Pod people: Faith language and death penalty

Last week I highlighted some of the coverage of the jury that deliberated the death penalty for convicted murderer Steven Hayes. Many media reports did a good job quoting the jurors and affected family members even when those quotes included religious language. Take, for instance, this Associated Press bit:

Dr. William Petit, the husband and father of the victims, said the verdict was not about revenge.

"Vengeance belongs to the Lord," Petit said. "This is about justice. We need to have some rules in a civilized society."

It seems weird to praise such a basic thing, but sometimes reporters -- particularly those outside the religion beat -- are uncomfortable pursuing lines of inquiry following discussions of religion. Or they strip quotes that use religious language. That became the topic of discussion for this week's Crossroads podcast, which you can listen to here. Host Todd Wilken asked why reporters struggle in this particular way and I threw out some ideas. The fact is that I'm not altogether certain. I grew up in a household where religion was discussed by the hour and so I almost feel more comfortable when people include religion in their discussions. Not always, but frequently. I'm curious what your ideas are for why religious language gets sanitized from many stories.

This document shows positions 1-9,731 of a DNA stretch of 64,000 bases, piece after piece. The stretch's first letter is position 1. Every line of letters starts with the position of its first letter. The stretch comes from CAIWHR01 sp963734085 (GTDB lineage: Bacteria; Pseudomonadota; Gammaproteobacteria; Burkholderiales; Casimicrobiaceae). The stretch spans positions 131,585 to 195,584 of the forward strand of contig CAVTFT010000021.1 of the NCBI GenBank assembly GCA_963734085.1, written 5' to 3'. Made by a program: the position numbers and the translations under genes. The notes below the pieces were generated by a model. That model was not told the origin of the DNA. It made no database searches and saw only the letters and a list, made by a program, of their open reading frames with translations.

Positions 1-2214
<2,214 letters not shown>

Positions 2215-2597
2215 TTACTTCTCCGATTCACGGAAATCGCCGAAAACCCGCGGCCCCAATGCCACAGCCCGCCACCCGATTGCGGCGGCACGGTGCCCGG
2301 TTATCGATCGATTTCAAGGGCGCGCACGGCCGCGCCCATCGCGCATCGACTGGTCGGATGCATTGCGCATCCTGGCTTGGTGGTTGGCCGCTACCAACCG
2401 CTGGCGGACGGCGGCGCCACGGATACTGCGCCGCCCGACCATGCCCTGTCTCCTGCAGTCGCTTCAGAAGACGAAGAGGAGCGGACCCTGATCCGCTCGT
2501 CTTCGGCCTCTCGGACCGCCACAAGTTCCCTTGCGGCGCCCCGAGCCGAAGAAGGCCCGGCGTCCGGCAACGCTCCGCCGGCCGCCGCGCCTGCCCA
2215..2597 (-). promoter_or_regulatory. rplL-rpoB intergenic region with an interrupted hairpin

Another point I raised in the podcast arose out of the death penalty coverage. One of the things I did find interesting, although I thought it might be a bit inappropriate to spend too much time on it last week, was how little coverage of the death penalty case reflected on the larger moral questions. Usually whenever a capital case comes to trial, the media devote more stories about how religious views shape people's ideas of justice. But I didn't see too much coverage on that front, which I found disappointing. I think that's most likely because of the unbelievable barbarism involved in the particular crime. But tough cases still call for such discussions, in my view. What do you think about the lack of discussion about this particular death penalty?

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